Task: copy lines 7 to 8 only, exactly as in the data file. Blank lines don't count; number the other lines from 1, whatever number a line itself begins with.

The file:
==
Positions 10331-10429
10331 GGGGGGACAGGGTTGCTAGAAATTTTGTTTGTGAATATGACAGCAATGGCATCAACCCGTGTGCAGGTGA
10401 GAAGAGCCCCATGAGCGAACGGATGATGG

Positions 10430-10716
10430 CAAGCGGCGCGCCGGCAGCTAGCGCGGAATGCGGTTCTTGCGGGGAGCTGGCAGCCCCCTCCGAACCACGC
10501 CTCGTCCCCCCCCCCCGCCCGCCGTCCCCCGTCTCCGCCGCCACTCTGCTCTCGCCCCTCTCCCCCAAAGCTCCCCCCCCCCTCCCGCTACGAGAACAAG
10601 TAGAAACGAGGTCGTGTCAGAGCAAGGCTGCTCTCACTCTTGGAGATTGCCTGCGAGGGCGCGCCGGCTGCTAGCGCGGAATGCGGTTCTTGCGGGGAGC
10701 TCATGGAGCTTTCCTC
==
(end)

10601 TAGAAACGAGGTCGTGTCAGAGCAAGGCTGCTCTCACTCTTGGAGATTGCCTGCGAGGGCGCGCCGGCTGCTAGCGCGGAATGCGGTTCTTGCGGGGAGC
10701 TCATGGAGCTTTCCTC